Jan 12: The maverick French investor of Indian origin, who is a partner in the 7 year old VisVires Capital Singapore, entered Indian wine industry quietly by buying shares of Grover Vineyards and within 5 years also invested and exited from Sula and helped Grover buy Four Seasons, Charosa and Myra Vineyards besides a winery in Burgundy and getting a controlling interest, writes Subhash Arora who believes his entry has brought stability in the industry, a vision and potential threat to Sula as the industry leader
The soft spoken, nondescript but unstoppable like a tidal wave, PIO Ravi Viswanathan is all set to conquer what he set out to do in 2012 rather quietly and without creating ripples when he got his foothold in Grover Zampa Vineyard and helped save it from a financial quagmire and making the deal with Vallee de Vin and exit of Brindco possible.
The Private Investment Banker, with different funds under the VisVires Capital umbrella and set of global investors is savvy enough to quietly pump the money in an industry that was labelled as a stagnating industry on the verge of collapse with Chateau Indage already having gone bankrupt due to its maverick policies taking down many farmers and small wineries. But with his brilliant vision and perseverance Ravi managed to ‘collect’ wineries that are important from various angles- Four Seasons is like a beautiful Bordeaux chateau and heavenly wine tourism destination, making fairly decent wines. Charosa earned a name in the market because of the State-of the Art winery in Charosa Village, about 40 kms from Nashik and making excellent wines.
The final deal is to be signed by the parties between now and Monday, affirms Vivek Chandramohan, CEO of Grover Zampa Vineyards who was at a meeting going through the legal documents when I talked to him on phone. He is the signatory for the deal, authorised to sign by the Board on behalf of the company. When I had met him in Delhi a few months ago, he had confirmed the MOU with Charosa and said talks were going on with United Spirits but nothing had been finalised signed and requested me not to write about it.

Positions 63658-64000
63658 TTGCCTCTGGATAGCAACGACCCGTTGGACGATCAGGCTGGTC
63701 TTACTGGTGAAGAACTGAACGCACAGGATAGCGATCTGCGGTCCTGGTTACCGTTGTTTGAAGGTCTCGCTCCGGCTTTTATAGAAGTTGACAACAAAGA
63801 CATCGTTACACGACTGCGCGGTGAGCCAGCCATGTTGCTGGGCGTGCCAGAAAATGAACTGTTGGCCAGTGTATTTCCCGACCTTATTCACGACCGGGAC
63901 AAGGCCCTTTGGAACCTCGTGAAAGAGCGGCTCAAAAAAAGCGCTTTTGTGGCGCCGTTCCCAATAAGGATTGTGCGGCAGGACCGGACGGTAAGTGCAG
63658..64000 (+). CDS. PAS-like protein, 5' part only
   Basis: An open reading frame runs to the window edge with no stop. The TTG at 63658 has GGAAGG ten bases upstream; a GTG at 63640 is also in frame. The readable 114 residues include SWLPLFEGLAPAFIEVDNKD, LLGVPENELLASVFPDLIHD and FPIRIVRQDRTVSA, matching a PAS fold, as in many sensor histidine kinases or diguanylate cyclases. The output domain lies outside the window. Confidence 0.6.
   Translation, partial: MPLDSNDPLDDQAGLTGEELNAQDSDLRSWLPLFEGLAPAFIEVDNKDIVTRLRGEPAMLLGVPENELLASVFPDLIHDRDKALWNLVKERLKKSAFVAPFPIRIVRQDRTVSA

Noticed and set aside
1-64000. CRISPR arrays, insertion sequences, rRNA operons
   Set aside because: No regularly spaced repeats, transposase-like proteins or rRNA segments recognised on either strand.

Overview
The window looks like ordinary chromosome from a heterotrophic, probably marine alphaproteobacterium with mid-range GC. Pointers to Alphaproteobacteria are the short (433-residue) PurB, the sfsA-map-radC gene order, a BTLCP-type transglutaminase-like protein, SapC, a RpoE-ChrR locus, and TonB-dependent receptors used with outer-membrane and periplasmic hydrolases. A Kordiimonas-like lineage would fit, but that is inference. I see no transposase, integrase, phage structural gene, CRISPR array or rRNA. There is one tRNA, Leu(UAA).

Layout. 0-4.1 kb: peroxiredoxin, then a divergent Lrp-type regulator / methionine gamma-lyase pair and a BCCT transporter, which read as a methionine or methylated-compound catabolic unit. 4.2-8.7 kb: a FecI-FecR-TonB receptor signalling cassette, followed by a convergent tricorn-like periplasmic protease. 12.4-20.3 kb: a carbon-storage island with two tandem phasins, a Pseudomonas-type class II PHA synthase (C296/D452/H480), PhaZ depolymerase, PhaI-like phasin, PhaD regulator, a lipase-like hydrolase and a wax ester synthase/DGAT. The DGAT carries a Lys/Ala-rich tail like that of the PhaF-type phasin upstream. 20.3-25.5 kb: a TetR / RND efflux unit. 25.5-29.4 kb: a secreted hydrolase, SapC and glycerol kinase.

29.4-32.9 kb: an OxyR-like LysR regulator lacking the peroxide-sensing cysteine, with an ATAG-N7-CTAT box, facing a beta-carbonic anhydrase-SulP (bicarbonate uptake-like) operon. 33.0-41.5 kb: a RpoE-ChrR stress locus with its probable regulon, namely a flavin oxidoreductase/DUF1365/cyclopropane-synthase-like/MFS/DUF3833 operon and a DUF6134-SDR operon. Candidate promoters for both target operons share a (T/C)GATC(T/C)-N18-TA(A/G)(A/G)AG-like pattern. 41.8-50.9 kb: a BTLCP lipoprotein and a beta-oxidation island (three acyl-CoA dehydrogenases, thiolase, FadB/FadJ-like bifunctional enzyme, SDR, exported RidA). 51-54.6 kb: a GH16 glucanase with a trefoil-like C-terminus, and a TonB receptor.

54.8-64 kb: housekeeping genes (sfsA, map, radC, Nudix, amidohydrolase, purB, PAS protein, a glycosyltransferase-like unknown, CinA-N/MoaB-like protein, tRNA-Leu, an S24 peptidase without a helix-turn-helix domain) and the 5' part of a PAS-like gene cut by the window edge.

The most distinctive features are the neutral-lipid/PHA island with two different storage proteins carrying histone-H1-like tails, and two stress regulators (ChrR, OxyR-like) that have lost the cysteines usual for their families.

Earlier, Anil Ambani who had invested through Reliance Capital in alliance with Ravi Viswanathan in both Grover Zampa and later with Sula had reportedly said at a meeting with analysts in March 2017 and reported in delWine that he planned to get out of non-core businesses and that the two wine companies stuck out; "It is very strange that we are still invested in those businesses when I am a teetotaller. They command 70 per cent market share in the wine market in India and there are tremendous growth opportunities globally. But that does not mean we should keep those businesses. We will consolidate and move forward. There is a lot of global investor interest in this business and those are great value creation opportunities for us". He had set a target of March, 2018 to exit the businesses-and apparently made good profits on the sale.
Sula creates wealth for Ravi
What has been an open secret in the market place was confirmed to delWine by both Rajeev Samant, Founder CEO of Sula group and Ravi Viswanathan. Rajeev says, ‘Yes he exited Sula completely when Reliance Capital exited, almost a year ago. I can’t comment on the quantity of his stake.’ Ravi Viswanathan also confirmed what has been in the public domain for quite some time, ‘True but not publicly disclosed,’ he affirms.
Bit of help from friends like delWine
Since those early years since 2014 when I met Ravi a few times and once even had a long interview over dinner at The Aman Hotel (now Lodi) where he told me of his unconventional strategy to bring Sula and Grover together under one corporate umbrella but running their businesses independently, the interview had raised a major controversy as both the head honchos had very strong reservations about this scenario, perhaps making him change his investment strategy. He wanted to go public, thus unlocking wealth; a very normal approach internationally as many wine players overseas agree but not acceptable yet in India.
When he asked me which companies were potential sellers, I had recommended him Alpine (near Bangalore run by Gowda family) with a State-of-the-Art winery, Charosa (again a very modern winery and as I had found at a Tasting in October 2013 some excellent wines, but they started having financial troubles), and Four Seasons which Diageo owned and it had no synergy with the liquor business after they bought United Spirits. It has been languishing with the VP and the Unit Head Abhay Kewadkar maintaining a brave face and barely keeping the winery running to keep interest of the suitors alive. At the back of the issue was the mounting interest and the money overspent for the wineries to be ultra modern.